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"Don't say I didn't warn you, honey; I'm no walk in the park. Most of the time I'm okay, but sometimes I'm a shadow of myself, a silhouette, like a ghost roaming corridors after dark. I'm the biggest contradiction I know. I say I don't want company, but deep down I'm testing to see if anyone knows me well enough to know that I'm testing. Or if anyone cares enough to ignore what I say and come spend some time with me.
I push people away just to filter out those from my life who don't bother springing back. I listen to sad songs and torture myself looking for things that I know will upset me. I want to be understood more than I want to help anyone understand me.
I hate myself for qualities that I find admirable in others. I know how to play the game yet I get myself thrown off the team.
I'm shy, I'm jealous, I'm insecure and my biggest fear is rejection. Yet I love recklessly, without abandon. I wear my heart on my sleeve and give more than I think I have in me to give. I put myself in the firing line time and time again, scrambling over mountains of insecurity to please those I love. I say what I think and admit how I feel, though I know it gets me hurt. I'm as open and straight as the lines on my skin though I've only ever been taught how to close myself off. I'm a poet, a romantic, a lover of emotions although I don't know how to deal with them. I've never known how to deal with them. I've spent so long craving them like an unobtainable dream, I didn't even think about what I'd do if I ever got them. Like I said, most of the time I'm okay. But I'm also the biggest contradiction I know."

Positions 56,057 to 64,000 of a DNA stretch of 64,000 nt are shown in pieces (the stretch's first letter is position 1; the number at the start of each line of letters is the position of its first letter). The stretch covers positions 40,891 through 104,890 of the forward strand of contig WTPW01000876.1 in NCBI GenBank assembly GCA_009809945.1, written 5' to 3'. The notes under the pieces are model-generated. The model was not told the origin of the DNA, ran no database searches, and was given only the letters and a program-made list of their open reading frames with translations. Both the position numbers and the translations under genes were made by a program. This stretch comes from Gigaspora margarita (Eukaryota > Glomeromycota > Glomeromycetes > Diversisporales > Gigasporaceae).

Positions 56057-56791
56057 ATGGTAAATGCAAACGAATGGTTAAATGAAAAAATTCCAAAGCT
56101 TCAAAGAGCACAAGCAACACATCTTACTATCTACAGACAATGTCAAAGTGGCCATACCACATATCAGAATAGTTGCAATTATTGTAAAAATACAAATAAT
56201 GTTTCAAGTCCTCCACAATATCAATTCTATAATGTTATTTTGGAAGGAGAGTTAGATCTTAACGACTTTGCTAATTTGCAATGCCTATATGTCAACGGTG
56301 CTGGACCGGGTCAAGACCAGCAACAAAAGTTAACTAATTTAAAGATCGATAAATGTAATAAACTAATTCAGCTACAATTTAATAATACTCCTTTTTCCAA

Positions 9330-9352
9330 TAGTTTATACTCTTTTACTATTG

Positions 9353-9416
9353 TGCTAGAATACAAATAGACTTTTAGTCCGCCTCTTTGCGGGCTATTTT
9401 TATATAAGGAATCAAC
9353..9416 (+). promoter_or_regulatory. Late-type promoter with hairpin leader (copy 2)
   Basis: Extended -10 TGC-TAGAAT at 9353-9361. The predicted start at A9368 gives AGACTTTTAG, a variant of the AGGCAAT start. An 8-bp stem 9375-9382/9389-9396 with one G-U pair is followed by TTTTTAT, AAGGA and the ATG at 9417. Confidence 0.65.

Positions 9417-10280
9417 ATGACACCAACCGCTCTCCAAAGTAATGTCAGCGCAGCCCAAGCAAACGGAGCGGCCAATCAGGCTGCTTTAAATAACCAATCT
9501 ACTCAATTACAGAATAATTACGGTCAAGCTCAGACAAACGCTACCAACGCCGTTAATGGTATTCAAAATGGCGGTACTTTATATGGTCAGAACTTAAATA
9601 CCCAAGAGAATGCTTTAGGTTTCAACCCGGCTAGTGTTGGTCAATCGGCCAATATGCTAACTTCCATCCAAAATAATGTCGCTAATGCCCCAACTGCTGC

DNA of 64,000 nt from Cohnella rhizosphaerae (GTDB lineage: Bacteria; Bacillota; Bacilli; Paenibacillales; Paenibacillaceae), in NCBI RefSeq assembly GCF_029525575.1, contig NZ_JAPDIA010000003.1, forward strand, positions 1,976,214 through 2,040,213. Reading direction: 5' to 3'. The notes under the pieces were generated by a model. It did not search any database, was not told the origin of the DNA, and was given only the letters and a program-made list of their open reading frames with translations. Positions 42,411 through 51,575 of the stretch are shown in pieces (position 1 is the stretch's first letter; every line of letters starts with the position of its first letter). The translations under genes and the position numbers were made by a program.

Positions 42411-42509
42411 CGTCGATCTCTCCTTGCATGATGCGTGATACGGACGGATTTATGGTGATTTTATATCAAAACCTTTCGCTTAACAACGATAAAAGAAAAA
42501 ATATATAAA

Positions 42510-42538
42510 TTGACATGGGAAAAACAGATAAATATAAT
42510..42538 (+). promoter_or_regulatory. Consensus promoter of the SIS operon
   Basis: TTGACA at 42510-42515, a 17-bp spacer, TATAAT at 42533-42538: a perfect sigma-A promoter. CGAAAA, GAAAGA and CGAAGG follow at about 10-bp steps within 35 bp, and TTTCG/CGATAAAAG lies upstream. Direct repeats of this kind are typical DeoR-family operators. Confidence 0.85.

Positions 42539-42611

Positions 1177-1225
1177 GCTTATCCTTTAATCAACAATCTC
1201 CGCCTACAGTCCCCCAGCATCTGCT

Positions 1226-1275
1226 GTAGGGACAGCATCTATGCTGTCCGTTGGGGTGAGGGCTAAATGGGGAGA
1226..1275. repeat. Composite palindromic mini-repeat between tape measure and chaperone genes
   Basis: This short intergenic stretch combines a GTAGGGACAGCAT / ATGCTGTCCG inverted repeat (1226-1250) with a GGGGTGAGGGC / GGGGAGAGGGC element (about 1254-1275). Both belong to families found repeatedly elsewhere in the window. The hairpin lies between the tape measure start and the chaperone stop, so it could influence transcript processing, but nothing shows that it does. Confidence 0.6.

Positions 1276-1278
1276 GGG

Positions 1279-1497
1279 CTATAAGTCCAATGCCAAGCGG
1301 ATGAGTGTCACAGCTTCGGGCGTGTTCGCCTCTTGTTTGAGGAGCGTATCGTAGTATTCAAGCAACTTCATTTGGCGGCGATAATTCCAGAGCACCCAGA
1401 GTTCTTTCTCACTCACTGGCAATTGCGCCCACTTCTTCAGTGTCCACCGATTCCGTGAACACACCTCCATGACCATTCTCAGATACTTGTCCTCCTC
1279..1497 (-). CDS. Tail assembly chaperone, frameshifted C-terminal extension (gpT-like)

The Dummy- Carol Ann Duffy